Creative Development 1400

4 Tips for crafting colourful online qual reports

Tom Woodnutt

Tom Woodnutt

Feeling Mutual

Tom Woodnutt is Founder of Feeling Mutual, the agile online and mobile qualitative research specialists. He helps clients and agencies run global studies and offers training in the space. Tom has been a Digital Skills trainer for the Association of Qualitative Researchers (AQR) and is a regular speaker at industry conferences, including the MRS, MRMW and IleX.

Clients want research that paints vivid pictures of their customers. But when it comes to writing debriefs, time or budgetary pressures force many qualitative researchers to paraphrase what people have said rather than including verbatim quotes. While this may still capture the main points people made, the reports lose some of their colour. 

Online qual gives you instant transcripts. In today’s fast-paced world, getting instant access to what people say and being able to quote them verbatim is of great value. It adds layers of colour and credibility to your work. When you combine verbatim transcripts with videos and other participant artefacts, you can create a highly impactful piece of work. Here are four tips to help you add colour to your online qual reports.

1. Design questions to draw out emotional disclosures 

The more passionately someone reveals how they feel, the more powerful the insight tends to be. Work back from this idea to design questions and tasks which inspire more emotional responses. Ask yourself when people will feel most strongly about the subject and how you can access that raw emotion as it unfolds? For example, in a customer journey study, ask for video feedback right after someone buys the item in question or as they open the box containing the item at home.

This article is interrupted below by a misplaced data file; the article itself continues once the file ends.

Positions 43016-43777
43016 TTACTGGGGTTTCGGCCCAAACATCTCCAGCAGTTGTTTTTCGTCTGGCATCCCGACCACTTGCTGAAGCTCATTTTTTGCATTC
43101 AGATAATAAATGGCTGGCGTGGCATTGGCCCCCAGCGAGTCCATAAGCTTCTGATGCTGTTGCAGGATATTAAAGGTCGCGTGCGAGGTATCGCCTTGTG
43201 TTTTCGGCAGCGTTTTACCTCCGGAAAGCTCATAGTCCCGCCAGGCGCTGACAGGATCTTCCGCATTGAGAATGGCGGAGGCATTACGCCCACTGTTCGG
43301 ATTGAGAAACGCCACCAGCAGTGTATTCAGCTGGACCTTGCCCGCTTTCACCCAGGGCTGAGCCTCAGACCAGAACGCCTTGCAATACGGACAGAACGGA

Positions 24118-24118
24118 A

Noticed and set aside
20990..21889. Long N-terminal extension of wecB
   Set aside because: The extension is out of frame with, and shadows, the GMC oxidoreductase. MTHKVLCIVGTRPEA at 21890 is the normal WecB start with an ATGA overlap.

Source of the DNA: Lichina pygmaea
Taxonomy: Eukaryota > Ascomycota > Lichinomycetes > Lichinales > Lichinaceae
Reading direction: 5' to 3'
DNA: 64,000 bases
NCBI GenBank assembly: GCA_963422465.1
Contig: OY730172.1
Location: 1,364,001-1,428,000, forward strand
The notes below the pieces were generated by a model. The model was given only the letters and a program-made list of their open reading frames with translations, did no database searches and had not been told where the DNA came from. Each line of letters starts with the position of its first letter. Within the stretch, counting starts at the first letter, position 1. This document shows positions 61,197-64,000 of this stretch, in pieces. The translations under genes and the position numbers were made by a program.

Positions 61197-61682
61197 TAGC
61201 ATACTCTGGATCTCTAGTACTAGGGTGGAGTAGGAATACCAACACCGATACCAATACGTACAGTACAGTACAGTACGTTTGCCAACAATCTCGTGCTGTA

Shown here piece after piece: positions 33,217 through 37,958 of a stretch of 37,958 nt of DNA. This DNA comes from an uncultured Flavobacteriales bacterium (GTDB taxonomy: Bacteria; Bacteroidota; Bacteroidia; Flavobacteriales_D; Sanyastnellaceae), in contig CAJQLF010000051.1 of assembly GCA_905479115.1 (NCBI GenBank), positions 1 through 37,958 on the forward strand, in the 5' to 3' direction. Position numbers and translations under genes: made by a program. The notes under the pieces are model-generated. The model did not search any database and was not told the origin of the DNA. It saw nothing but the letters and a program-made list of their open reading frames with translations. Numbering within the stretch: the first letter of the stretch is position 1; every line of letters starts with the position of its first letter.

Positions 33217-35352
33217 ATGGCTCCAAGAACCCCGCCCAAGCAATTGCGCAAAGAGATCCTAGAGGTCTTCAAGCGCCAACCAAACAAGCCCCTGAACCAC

2. Invite people to draw how they feel

Lady Bird Johnson said, 

"Art is the window to man’s soul. Without it, he would never be able to see beyond his immediate world; nor could the world see the man within."

She probably would have approved of ‘psycho-drawings’, a projective technique in which people draw how they feel. If you use this technique, try to get people to focus on their feelings about a particular subject before asking them to draw. For example, ask how they feel when they’re in the mood for a perfect bubble bath? You’ll be amazed at the illustrative responses you get, regardless of the participants’ artistic skills. 

3. Ask people to repeat quotes to the camera

I’ve said before that video can be far more effective than text-only quotes. This technique quickly gets you the best video without compromising validity. Just pick out the best quotes from people’s text-based answers and ask them to record a mobile video paraphrasing their quote. You’ll end up with valuable visual records of the most useful responses, and you’ll have less footage to go through.

4. Encourage people to take photos of their worlds

The ways in which people shape their home environments say a lot about how they see themselves and who they want to be. Ask them to take photos of the objects around them that say something about who they are or to capture images of everyday things (anything from their fridge to their car). When you do a bit of probing to determine why they chose certain objects, you’ll be surprised at what you learn.

People love to express themselves. By following these four tips to give your participants a platform to be creative, you’ll be able to create compelling visuals for your debriefs.

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